Telemarketing is so 1970s. Direct marketing mailers and catalogs
are so 1980s. Newsletters and infomercials
are so 1990s. Emailing is so 2000s. Texting is so 2010s. What will dominate the
2020s? How about handing out fliers to promote your book?
One rule of thumb in marketing is to do what others don’t. Less competition that way. Plus, you will stick out. Well, handing out fliers may just fulfill the need for authors seeking an edge.
Why not? It is:
Now, I haven’t lost my mind, and I know an author still needs to embrace technology and to pursue commonly used tools such as social media, speaking, traditional media, awards, etc, but why not go back to basics and diversify your book marketing with old fashioned fliers?
For well over a century-and-a-half, stores, activists, politicians, and entertainers would take to the streets with paper handouts and seek to get people’s attention with an offer they could not refuse. From Most Wanted reward posters and Missing Cat fliers, to advertisements for a product, cause, service or event, America inspired all kinds of activities and purchases by way of an ink-on-paper handout.
Today’s megaphone largely passes through the massive but clogged arteries of a mobile device. What happens when we get screen fatigue, overwhelmed by the digital bazaar of offers and solicitations mixed with work, bills, memes, blogs, TV, and notes from friends? We cling to a digital box but wish for emancipation. And what happens when spam filters take your missive and block it from getting a readership?
We need to reach people beyond our handheld computers. Marketing requires multiple contacts through a variety of touch points. If so much flows through one source, why not go where few seem to be soliciting?
Fliers can be:
*Handed out on a street corner, in a parking lot, or at a
*Tucked in a door handle.
*Placed on a car windshield.
*Left in public places — tables, bathrooms, parks.
*Left on a counter of a participating store.
They can be shared outside of:
Identify your book’s targeted reader demographic and then hand your flier out where such readers tend to circulate.
Considering you can print fliers from your computer, your cost should be five cents a page. Maybe it’s even less at Kinko’s. For 50 bucks you can certainly create 1000 fliers.
How many books do you need to sell to recoup that investment? Even if 98% reject you, 20 books will be sold. Could be more.
If you have multiple books for sale, this method will have an even bigger pay-off. If you have paid seminars, online courses, products, or services to sell, fliers will be sure to provide a worthwhile return.
So what should your flier say?
*One to two short paragraphs
*5-6 bullet points highlighting benefits
*An image of your book cover
*Your photo — if attractive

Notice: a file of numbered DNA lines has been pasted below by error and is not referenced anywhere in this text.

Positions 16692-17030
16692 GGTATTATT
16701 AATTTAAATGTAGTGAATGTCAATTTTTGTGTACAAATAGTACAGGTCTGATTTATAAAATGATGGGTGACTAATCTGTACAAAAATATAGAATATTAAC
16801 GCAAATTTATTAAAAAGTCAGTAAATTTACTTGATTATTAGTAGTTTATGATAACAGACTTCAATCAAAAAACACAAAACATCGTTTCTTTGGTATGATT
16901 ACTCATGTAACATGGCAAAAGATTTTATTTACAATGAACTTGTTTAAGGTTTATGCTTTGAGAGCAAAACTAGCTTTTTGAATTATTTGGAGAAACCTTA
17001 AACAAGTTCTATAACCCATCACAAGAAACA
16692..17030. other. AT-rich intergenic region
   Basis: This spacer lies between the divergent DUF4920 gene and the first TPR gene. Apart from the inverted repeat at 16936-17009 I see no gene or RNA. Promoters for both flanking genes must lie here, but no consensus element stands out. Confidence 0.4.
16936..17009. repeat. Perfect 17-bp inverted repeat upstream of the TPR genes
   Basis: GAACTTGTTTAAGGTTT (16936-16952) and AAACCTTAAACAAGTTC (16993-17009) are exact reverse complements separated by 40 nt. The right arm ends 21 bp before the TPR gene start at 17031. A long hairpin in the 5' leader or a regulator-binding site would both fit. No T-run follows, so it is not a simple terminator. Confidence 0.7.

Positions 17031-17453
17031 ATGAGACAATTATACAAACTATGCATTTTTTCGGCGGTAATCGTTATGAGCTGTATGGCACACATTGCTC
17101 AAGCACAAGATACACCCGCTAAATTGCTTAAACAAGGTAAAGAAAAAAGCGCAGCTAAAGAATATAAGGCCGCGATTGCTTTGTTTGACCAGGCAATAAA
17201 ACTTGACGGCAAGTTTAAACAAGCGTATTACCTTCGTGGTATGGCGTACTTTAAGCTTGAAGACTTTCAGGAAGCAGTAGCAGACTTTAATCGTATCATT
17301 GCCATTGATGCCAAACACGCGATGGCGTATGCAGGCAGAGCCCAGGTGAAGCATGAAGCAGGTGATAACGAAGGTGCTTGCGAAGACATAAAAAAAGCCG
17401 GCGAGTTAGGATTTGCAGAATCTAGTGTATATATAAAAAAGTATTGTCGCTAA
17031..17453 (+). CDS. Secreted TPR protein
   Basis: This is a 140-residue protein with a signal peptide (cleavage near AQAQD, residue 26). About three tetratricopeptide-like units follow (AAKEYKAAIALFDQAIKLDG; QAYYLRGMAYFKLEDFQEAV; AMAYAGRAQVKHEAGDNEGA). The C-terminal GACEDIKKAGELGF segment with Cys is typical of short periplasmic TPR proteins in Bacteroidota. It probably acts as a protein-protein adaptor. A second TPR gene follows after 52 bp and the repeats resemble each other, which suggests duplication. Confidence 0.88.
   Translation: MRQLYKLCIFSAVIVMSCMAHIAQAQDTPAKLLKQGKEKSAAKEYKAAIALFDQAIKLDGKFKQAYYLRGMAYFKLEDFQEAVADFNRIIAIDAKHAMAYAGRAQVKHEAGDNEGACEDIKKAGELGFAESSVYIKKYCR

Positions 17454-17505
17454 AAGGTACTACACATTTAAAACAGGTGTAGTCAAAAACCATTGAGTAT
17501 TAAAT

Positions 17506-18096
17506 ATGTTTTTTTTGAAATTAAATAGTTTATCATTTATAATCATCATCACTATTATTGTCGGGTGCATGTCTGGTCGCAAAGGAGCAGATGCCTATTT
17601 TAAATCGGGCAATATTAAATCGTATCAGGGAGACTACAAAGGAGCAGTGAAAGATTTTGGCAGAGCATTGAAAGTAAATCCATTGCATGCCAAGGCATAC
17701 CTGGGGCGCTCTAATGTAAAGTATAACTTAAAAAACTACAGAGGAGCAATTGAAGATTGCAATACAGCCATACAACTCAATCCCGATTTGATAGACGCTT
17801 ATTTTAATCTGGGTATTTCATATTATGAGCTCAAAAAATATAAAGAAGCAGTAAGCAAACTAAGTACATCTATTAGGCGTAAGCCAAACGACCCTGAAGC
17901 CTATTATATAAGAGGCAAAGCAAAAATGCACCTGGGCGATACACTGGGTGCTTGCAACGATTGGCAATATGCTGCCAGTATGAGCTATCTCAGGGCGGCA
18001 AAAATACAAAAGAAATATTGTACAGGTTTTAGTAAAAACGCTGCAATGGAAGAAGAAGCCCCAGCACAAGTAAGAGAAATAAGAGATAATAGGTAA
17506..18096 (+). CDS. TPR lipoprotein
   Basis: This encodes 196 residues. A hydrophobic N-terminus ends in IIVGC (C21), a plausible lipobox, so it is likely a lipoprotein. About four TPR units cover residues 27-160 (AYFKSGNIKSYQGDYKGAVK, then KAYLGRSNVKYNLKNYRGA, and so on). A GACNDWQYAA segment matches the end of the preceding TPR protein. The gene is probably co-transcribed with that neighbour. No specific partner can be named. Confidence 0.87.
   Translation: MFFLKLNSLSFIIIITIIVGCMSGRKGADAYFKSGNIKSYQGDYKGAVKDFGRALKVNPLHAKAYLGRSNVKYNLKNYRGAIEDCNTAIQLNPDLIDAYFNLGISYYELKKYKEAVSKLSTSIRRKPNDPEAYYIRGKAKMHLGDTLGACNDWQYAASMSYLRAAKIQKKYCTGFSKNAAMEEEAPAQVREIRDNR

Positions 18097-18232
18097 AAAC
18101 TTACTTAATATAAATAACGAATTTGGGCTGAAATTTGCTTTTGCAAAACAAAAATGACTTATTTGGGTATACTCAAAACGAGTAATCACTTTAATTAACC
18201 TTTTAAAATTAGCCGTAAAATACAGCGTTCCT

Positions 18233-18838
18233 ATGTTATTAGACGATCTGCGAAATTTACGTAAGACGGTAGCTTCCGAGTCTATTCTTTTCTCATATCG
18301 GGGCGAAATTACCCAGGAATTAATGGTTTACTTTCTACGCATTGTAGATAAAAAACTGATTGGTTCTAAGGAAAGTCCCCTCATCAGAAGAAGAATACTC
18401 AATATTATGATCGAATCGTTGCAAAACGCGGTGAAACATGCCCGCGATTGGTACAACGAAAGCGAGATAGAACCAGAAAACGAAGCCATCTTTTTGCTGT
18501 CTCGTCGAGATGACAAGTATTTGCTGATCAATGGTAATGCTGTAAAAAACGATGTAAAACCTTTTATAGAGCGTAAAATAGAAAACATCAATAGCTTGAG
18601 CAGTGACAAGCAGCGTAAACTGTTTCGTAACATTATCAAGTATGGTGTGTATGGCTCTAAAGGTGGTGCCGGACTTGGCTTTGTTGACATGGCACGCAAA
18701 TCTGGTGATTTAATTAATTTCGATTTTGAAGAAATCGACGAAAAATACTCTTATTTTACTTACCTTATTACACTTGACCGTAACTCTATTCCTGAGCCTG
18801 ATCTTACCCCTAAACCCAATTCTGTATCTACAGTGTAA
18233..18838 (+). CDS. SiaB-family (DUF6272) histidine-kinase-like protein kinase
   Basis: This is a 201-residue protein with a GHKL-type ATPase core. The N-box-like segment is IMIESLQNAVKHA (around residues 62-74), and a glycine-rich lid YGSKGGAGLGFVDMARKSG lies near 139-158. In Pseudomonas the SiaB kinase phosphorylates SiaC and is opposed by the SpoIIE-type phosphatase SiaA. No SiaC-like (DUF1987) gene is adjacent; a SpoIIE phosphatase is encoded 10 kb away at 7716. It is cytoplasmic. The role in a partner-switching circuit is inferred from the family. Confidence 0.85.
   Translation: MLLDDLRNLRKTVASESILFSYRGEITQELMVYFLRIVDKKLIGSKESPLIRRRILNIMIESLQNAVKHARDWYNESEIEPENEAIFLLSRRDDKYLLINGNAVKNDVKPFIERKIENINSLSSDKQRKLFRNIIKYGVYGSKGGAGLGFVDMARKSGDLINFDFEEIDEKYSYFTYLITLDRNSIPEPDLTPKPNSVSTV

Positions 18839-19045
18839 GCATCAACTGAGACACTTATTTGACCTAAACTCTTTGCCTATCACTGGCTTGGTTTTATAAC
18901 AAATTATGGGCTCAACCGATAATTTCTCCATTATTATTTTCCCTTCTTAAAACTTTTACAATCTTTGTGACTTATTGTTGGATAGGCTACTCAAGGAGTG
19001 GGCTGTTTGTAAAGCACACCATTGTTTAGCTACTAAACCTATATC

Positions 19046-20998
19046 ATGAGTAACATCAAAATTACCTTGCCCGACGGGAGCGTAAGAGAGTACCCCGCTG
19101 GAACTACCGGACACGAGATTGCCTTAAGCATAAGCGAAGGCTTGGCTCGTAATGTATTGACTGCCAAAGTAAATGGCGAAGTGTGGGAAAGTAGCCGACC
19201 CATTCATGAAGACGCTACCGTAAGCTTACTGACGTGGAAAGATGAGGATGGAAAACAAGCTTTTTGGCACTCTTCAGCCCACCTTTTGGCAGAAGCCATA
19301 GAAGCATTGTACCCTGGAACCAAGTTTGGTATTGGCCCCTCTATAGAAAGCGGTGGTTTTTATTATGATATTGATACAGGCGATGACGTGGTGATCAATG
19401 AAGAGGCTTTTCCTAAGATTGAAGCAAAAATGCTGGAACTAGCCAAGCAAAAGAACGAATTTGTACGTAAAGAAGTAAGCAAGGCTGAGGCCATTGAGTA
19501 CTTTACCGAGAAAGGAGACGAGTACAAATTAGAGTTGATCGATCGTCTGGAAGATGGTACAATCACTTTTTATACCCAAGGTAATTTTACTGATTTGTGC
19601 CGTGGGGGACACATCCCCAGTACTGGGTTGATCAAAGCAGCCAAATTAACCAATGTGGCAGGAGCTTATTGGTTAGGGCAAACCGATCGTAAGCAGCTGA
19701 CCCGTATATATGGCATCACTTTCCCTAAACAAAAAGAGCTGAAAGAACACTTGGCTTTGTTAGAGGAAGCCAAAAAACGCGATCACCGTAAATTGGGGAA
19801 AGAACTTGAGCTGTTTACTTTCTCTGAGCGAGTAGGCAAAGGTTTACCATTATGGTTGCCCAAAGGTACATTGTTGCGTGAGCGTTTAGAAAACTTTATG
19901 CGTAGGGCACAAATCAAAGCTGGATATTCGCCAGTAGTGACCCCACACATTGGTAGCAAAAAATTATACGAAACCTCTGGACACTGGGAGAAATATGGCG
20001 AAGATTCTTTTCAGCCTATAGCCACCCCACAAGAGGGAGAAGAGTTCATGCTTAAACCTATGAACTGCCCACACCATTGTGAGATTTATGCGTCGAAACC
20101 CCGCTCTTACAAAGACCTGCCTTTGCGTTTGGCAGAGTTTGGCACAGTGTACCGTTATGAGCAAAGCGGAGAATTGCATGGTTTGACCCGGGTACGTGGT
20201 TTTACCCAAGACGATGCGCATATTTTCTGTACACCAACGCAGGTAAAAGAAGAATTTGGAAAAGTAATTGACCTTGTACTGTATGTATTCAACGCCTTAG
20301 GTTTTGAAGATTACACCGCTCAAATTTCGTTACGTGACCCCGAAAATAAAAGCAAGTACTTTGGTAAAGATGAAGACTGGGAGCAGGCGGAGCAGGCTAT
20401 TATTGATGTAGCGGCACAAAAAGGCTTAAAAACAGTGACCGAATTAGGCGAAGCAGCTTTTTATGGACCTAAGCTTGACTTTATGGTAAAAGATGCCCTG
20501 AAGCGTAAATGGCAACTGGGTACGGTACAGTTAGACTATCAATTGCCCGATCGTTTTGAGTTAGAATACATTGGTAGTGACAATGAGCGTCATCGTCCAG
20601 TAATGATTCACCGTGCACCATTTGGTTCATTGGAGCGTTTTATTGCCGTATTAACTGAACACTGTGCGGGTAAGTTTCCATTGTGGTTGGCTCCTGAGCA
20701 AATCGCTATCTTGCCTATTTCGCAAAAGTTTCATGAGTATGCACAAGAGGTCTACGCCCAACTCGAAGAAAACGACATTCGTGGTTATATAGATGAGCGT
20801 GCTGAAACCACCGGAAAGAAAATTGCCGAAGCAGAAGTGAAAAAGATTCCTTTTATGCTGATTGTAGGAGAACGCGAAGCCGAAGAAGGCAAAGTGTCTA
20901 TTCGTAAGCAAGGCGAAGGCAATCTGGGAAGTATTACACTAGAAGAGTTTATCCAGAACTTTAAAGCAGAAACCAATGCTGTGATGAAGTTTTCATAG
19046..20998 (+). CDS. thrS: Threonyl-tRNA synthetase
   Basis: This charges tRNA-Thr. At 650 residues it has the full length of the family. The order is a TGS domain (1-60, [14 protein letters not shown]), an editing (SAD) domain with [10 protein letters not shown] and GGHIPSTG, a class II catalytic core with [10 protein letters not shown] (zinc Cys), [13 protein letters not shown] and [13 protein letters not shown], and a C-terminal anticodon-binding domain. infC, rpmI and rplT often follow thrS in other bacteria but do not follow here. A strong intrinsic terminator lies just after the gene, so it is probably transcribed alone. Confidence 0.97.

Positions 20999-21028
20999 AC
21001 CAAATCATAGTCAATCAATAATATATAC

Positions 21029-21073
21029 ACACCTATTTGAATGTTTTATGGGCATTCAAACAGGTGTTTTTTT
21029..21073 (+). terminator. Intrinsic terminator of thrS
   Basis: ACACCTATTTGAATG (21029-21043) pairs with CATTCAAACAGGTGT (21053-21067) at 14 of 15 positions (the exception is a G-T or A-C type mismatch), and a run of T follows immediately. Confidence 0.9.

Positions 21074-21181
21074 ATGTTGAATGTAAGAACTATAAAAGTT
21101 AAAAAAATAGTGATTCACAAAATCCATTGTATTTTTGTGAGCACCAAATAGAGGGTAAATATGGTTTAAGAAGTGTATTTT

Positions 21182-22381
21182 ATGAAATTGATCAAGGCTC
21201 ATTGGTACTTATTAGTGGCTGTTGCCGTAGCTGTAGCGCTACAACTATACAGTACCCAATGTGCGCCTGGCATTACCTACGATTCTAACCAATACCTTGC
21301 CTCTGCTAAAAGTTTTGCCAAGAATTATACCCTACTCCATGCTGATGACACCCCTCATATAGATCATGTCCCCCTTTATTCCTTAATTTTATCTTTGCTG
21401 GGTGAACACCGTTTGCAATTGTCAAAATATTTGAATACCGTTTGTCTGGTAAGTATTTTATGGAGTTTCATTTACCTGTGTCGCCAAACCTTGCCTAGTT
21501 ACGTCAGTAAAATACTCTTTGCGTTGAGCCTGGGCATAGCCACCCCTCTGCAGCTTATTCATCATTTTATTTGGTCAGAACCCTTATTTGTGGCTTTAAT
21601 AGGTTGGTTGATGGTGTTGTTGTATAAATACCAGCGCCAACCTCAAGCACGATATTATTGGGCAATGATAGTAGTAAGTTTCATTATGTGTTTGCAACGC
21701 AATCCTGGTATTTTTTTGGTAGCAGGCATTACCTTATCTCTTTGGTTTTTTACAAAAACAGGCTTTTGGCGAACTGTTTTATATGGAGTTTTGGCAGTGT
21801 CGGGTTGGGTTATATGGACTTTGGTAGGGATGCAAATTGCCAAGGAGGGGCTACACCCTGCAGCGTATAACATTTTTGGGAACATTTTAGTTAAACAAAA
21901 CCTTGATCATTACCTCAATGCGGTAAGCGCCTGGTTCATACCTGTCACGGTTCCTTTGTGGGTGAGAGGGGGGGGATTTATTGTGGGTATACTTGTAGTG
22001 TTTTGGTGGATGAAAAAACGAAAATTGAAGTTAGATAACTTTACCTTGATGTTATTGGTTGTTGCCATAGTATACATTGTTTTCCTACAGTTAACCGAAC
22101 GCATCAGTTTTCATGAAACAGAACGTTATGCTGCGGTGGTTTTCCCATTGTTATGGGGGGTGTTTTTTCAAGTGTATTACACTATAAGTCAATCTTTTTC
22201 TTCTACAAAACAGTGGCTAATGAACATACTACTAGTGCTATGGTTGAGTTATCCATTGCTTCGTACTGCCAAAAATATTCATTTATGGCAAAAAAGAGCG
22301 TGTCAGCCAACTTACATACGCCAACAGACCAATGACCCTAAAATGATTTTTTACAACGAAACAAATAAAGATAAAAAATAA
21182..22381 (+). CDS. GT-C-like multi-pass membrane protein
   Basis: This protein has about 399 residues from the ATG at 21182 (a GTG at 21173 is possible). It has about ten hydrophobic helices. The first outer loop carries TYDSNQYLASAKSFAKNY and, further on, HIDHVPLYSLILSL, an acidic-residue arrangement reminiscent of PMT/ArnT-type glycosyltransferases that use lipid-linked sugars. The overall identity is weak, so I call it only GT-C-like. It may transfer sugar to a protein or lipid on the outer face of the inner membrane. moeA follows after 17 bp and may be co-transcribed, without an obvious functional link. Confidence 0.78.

*Mention your website and order info
Your goal is not just to sell a book, but to develop a relationship. Have them sign up for your blog or newsletter. Get them to connect to your social media. Create an interest and lure them to your website, where you can give a bigger pitch and upsell other books, services, and items.
Handing out fliers puts you in touch with your potential readers. Take yourself out of your house and stand up from your desk. Go out there and press the flesh a little. The pandemic is still heating up before things wind down, so let’s peg the time to employ my strategy as June 21. Stores and minds will open up by then. More than half the nation could have at least one vaccinated shot by that point. Summer will arrive and life will be good again.
The way to move forward is to revive a relic of the past. Tweet all day and night if need or habit demands it, but leave some time to hand out your fliers. It will feel like you just printed money.
Contact Brian For Marketing Help!!
Brian Feinblum, the founder of this award-winning blog, can be reached at firstname.lastname@example.org He is available to help authors promote their story, sell their book, and grow their brand.
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About Brian Feinblum
Brian Feinblum should be followed on Twitter @theprexpert. This is copyrighted by BookMarketingBuzzBlog ©2021. Born and raised in Brooklyn, he now resides in Westchester with his wife, two kids, and Ferris, a black lab rescue dog. His writings are often featured in The Writer and IBPA’s The Independent. This was named one of the best book marketing blogs by BookBaby http://blog.bookbaby.com/2013/09/the-best-book-marketing-blogs and recognized by Feedspot in 2018 as one of the top book marketing blogs. It was also named by WinningWriters.com as a "best resource.” He recently hosted a panel on book publicity for Book Expo America. For more information, please consult: .